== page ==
As noted above, conditioner section 40 in addition to the raising the pressure of the coolant supplied to the regulator for controlled injection into the catheter, also conditions the temperature of the high pressure coolant. This is preferably done as shown in FIG. 2, by heat exchange between the inlet supply line 41 and the compressor outlet line 42. As shown in the Figure, the compressor outlet line 42 is placed in heat exchange communication, for example via a condenser or heat exchanger 45 b, with the inlet line 41. In addition one output branch 42 a of the outlet line 42 is placed in heat exchange communication, for example via exchanger 45 a, with an upstream portion of the inlet line 41. The compressor 43 operates to compress the coolant from a relatively low pressure, preferably below several atmospheres, to a considerably higher pressure, e.g., 20 to 30 atmospheres as measured in its outlet line 42. The material in line 42 is therefore heated by compression, and the heat exchange with inlet line 41 serves to reduce the temperature rise generated by compression. Furthermore, by providing only a portion of compressor output, namely the catheter-directed branch 42 a to the upstream, colder portion of the compressor inlet line 41, the catheter injection supply of coolant is effectively brought to or near ambient temperature or colder, while the downstream heat exchange effected in heat exchanger 45 b with the entire output of the compressor is cooled to a lesser extent, serving a more traditional function of liquefying the coolant output and enhancing the overall cooling capacity of the compressed fluid. This ordered heat exchange arrangement provides preferentially greater cooling to the catheter-directed supply line, resulting in a stabilized catheter input over a broader range of operating cycles.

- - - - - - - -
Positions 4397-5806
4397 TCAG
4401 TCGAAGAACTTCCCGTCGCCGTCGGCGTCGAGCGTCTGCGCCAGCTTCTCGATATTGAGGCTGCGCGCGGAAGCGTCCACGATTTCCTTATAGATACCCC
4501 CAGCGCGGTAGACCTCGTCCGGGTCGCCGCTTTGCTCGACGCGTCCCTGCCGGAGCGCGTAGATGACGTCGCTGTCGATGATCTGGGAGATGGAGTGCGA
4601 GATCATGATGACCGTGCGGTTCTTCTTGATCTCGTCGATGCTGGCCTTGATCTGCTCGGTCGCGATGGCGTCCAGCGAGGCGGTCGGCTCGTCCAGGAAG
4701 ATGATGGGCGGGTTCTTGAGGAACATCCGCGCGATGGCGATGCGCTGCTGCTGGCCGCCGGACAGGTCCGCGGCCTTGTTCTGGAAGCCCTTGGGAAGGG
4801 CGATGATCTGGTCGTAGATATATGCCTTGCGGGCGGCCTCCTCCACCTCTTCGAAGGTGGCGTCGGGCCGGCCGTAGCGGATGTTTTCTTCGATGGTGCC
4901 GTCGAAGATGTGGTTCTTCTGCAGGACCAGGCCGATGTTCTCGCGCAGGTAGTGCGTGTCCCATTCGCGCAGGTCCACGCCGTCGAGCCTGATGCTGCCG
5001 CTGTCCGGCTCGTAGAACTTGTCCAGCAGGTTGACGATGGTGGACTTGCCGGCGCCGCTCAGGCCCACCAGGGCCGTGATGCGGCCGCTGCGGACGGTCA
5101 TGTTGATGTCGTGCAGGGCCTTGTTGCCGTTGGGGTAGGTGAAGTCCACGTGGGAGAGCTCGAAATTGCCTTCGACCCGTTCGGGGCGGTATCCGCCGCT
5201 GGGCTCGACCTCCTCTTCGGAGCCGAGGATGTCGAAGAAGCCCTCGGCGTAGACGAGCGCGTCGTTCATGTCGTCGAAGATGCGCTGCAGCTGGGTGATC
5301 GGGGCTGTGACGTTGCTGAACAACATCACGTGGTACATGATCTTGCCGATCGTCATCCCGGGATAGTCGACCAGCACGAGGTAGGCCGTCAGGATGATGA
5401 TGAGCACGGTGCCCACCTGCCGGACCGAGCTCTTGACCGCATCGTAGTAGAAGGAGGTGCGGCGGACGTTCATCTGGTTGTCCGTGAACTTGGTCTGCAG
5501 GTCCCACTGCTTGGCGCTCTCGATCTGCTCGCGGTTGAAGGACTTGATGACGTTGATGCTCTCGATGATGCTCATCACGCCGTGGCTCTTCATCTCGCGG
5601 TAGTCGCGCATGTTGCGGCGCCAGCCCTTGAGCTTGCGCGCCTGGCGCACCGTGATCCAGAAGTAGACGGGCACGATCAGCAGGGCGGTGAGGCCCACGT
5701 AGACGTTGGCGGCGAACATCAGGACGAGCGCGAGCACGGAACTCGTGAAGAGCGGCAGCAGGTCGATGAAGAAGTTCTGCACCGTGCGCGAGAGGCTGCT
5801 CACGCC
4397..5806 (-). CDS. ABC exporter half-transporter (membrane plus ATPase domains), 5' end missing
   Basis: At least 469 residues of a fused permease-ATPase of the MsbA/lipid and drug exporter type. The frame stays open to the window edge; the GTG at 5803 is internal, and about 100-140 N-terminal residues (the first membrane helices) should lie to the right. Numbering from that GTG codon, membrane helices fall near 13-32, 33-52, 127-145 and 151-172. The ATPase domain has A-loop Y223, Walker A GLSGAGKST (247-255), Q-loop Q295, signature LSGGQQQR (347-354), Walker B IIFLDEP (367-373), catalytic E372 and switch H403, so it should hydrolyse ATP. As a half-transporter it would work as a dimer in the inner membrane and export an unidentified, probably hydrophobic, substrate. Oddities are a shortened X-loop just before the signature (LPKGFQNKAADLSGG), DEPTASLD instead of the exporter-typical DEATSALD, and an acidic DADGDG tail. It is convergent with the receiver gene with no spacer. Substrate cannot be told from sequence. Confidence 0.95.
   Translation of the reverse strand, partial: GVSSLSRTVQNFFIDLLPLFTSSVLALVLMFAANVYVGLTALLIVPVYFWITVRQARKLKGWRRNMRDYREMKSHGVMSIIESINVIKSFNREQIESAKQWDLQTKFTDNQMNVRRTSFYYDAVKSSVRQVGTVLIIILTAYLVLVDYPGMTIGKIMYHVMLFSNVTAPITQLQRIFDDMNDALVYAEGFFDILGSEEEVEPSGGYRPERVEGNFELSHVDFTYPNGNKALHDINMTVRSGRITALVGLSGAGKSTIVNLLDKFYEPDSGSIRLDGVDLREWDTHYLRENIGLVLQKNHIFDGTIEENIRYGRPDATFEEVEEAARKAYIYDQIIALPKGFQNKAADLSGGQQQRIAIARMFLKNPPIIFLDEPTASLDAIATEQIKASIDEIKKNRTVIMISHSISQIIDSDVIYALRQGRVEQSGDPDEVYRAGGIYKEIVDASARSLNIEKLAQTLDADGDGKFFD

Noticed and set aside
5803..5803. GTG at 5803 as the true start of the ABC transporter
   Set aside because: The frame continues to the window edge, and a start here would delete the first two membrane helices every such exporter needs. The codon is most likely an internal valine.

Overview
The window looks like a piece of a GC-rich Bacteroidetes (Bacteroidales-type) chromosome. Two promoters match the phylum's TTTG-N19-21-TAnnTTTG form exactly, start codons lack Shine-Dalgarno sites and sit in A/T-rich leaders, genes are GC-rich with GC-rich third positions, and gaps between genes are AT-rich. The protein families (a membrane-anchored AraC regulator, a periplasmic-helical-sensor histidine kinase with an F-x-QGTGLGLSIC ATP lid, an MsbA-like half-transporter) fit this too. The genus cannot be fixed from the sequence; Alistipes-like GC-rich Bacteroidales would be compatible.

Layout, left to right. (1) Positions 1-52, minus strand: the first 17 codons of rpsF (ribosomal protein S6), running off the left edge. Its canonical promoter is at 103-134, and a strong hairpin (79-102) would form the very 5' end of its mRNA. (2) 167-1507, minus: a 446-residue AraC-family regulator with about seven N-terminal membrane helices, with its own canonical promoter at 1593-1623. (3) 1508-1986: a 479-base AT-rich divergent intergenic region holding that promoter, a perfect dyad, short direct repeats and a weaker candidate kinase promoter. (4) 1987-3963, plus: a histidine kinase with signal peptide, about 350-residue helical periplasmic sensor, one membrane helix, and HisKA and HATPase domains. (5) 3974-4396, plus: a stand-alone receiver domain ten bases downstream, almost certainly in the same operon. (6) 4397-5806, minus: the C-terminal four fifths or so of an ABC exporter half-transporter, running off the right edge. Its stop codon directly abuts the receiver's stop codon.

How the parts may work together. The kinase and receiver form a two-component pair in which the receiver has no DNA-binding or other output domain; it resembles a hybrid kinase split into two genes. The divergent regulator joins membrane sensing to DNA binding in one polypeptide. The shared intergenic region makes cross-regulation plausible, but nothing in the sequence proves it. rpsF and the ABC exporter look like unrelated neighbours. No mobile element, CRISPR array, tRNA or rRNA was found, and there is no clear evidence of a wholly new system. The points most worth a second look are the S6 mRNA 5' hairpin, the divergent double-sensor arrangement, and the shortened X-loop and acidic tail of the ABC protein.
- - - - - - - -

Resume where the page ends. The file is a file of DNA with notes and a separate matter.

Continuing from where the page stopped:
In FIG. 2 the high pressure return 42 b to the tank may be implemented with a pressure regulator located in-line ahead of the tank inlet to assure that coolant is returned to the tank only when its use elsewhere in the circulation loop is not required, and that the pressure in the line first builds up to a level higher than the current tank pressure.
Thus the system of the present invention provides a closed loop coolant circulation system wherein coolant is conditioned for provision to the inlet of a control module which injects the coolant into a catheter, and the coolant returns in a closed loop to provide a continuous circulation of fluid at ambient temperature or colder into the catheter.